The 2019 gubernatorial elections in Bayelsa state is just two days away (Saturday 16th November, 2019) and the parent community have raised concerns over the welfare of their wards in Amassoma. Parents’ worries are mostly based on ubiquitous pre and post election violence which often posed threats to lives and properties. Fortunately enough, most of the students are currently on holidays and concerns over students’ welfare are at its lowest ebb.

Despite the holidays, Predegree students are currently on session attending classes while most freshers are around for their clearance and verification. Others who are done with their verification have also gone ahead to rent their apartments and remained in Amassoma. Some may decide to stay until school finally resume even as management has remained mum over the 2019/2020 resumption date. So many resumption dates has been released and posted online especially that of engineering and management science, however, we remain patient for management bulletin/academic calendar as that is the only dependable source of information.

Should Parents be Bothered about the Elections

Amassoma have a history of peaceful elections over the past decade. There is hardly any known violent fatalities/deaths in Amassoma that are caused by elections. In fact, while movement is largely restricted as it is expected in any elections, the atmosphere has always been peaceful, comfortable and calm to participate in the elections. Therefore, parents should not be worried over the safety of their wards over the elections provided those who are not voting remain in their houses. This report is based on previous occurrences and does not in any way speak for what will happen on Saturday, hence, parents can use information provided here to guide their wards on how to conduct themselves during the Saturday elections.

Regarding the possibility of violence on Saturday, it is hard to predict that there will be possible violence as the town has been peaceful even up to the time of this report. Although those who plan violence don’t come up to reveal their plans, the situation in Amassoma is one that portend peace for the Saturday elections.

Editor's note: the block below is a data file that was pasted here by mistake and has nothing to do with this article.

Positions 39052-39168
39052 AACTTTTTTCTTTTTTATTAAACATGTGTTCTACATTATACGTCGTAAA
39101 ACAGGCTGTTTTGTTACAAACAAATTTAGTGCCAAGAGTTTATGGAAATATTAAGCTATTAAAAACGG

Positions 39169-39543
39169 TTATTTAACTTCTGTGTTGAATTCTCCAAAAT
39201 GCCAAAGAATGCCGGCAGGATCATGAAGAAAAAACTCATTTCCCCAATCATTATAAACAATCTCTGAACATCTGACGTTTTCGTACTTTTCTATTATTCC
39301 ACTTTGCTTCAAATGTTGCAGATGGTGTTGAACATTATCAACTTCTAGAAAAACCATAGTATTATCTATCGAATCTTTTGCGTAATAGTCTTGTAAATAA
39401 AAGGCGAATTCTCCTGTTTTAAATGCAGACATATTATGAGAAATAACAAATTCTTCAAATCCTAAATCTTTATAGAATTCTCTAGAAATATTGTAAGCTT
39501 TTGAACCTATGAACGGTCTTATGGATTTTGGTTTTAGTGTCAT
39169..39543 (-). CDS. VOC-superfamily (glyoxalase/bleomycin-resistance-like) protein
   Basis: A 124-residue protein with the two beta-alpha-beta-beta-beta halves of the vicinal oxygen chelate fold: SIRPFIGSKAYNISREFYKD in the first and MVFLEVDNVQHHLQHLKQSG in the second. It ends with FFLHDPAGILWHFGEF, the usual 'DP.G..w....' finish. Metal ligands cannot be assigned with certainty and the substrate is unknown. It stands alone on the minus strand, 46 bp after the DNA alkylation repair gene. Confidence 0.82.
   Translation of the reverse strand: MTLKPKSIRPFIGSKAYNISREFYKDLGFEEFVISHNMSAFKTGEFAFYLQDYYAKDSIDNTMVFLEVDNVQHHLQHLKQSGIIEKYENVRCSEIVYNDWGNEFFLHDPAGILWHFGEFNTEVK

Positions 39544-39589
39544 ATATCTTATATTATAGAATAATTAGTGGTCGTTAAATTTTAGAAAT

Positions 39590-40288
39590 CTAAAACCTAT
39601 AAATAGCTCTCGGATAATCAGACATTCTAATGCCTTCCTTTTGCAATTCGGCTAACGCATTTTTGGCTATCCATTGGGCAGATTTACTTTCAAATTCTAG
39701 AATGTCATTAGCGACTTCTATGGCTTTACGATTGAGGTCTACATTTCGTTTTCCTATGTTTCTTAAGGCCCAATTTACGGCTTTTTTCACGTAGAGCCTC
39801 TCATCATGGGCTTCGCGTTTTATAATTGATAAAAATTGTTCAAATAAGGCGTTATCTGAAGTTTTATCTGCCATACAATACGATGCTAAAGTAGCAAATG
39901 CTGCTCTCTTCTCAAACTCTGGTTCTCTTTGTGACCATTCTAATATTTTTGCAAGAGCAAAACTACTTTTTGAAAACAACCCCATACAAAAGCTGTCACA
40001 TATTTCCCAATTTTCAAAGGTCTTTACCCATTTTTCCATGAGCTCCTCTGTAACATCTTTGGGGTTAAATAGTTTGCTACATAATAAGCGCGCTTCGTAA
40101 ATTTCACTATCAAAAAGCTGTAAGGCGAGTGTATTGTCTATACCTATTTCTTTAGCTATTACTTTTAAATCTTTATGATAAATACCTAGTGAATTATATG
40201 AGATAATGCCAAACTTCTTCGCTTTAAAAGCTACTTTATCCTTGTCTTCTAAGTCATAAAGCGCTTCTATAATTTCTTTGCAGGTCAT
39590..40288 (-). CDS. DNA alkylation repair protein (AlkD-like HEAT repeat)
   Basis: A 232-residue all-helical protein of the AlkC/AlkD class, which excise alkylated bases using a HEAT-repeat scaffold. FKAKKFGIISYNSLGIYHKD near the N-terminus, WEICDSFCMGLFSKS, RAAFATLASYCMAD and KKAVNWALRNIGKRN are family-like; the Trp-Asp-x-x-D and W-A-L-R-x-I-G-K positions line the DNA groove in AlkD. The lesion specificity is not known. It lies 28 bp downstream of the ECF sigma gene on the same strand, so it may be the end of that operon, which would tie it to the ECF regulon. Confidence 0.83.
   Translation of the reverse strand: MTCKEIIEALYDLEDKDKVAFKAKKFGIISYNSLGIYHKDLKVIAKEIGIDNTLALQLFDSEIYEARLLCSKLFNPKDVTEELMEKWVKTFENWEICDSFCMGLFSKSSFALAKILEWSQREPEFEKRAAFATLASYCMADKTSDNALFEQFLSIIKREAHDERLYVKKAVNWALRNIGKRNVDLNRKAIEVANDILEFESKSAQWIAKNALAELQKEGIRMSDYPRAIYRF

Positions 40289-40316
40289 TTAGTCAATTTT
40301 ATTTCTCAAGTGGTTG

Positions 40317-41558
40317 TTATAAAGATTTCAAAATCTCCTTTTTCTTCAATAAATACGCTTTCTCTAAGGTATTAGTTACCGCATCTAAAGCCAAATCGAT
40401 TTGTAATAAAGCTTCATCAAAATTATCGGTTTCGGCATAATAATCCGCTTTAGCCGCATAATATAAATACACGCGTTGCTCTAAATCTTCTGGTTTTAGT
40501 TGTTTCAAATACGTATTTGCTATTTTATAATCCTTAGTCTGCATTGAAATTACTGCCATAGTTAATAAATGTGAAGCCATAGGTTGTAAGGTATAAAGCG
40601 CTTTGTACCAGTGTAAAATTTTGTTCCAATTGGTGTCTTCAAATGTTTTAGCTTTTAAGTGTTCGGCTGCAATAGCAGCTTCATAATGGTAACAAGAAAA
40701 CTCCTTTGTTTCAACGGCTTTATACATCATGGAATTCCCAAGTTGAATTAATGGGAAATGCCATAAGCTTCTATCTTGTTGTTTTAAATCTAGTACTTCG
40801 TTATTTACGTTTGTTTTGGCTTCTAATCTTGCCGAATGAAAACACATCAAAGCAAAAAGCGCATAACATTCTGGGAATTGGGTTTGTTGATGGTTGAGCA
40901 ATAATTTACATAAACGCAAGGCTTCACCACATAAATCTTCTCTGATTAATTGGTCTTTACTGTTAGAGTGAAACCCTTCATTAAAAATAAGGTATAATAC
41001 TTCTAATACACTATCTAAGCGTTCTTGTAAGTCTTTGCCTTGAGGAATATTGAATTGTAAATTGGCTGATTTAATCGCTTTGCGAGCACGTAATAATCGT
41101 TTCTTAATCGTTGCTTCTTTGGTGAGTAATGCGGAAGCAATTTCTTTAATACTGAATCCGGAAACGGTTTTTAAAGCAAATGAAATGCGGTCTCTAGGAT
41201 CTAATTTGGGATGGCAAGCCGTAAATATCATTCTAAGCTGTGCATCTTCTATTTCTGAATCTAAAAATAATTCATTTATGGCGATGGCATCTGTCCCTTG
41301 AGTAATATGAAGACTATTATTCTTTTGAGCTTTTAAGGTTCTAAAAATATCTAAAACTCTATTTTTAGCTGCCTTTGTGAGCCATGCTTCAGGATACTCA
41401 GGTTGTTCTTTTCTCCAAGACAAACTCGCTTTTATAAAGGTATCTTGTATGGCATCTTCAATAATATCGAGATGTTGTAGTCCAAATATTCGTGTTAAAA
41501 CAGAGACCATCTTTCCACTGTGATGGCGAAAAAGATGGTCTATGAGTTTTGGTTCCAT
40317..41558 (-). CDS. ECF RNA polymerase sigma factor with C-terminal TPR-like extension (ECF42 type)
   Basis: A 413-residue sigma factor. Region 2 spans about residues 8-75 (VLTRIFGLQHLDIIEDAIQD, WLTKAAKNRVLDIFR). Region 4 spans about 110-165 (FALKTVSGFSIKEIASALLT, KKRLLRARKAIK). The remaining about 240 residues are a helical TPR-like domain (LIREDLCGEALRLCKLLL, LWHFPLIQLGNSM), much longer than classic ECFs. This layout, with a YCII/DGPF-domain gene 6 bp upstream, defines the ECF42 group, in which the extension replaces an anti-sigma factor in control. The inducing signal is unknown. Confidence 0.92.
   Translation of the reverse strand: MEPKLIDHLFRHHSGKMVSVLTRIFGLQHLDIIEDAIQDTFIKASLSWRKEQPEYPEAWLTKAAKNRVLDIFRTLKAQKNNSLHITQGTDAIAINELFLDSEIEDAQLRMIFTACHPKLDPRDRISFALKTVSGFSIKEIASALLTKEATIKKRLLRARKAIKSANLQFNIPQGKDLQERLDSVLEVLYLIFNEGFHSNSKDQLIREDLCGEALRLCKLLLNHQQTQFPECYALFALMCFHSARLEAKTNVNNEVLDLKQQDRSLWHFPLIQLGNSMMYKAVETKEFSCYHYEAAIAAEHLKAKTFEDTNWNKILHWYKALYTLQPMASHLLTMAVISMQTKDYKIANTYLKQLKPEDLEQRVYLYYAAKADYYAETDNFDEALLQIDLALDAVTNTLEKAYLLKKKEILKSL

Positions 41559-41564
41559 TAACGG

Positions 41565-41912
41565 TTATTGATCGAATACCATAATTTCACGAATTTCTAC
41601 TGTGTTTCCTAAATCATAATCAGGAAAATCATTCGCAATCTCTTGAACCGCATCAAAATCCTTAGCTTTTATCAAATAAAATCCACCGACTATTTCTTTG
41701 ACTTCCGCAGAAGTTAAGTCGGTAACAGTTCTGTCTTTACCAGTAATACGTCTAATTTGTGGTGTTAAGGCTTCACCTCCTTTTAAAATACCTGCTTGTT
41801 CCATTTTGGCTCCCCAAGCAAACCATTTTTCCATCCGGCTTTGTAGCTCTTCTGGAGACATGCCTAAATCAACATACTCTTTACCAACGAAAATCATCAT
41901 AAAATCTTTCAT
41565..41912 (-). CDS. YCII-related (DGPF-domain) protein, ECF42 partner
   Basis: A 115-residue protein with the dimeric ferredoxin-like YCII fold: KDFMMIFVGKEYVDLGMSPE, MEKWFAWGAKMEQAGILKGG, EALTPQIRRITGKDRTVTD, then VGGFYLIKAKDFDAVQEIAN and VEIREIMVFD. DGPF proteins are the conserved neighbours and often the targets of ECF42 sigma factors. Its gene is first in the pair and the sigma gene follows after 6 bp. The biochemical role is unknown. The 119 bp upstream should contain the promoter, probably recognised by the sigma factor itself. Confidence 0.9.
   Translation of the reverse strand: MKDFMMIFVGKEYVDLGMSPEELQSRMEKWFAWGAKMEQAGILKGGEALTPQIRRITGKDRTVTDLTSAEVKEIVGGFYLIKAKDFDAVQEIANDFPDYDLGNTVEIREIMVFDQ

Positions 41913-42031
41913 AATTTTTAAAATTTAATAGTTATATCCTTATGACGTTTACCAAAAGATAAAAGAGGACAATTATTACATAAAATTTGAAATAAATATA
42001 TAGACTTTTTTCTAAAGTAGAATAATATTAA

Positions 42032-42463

Safety Tips for Students

Follow the tips below to stay out of any possible problems in the Saturday elections:

  1. There is no business on Saturday, meaning your business is at home. Therefore, as a student, if you are not an eligible voter, kindly remain indoors or within your surroundings.
  2. Sharing of money is usually an election feature in Nigeria. Don’t be dragged into such act. Ignore collection of money in any election, vote wisely and go back home.
  3. In the event of any violence, don’t bother trying to go and check on what is happening. Quietly go back home and return to vote if at all the environment is then peaceful and voting is ongoing.
  4. In any event there is shooting even as it is rare in Amassoma, lie on the bare floor of your home and enjoy the coolness of the Saturday afternoon while you may be watching television or listening to radio to get news on happenings around.
  5. Movement in election days in Amassoma are often restricted till after the elections. Restrictions often die down as from 3pm downward. Hence, get your Saturday morning food ready and enjoy your home on Saturday morning.

It is a known fact that elections in the country are sometimes violent. Therefore, it is wise to thread with caution. Most students registered with INEC in their homes making them not eligible to vote in Amassoma. Therefore, students in this category would preferably remain at home to mind their business.

The Niger Delta University has not often made provision for possible election violence victims who are students to be treated. However, the sickbay is open to possible emergencies. Hence, all registered students’ related emergencies should be referred to the sickbay for first aid. For further info and assistance on cases of emergencies, our lines provided in the support page are available 24/7 to respond and give informational assistance on any student related critical cases.

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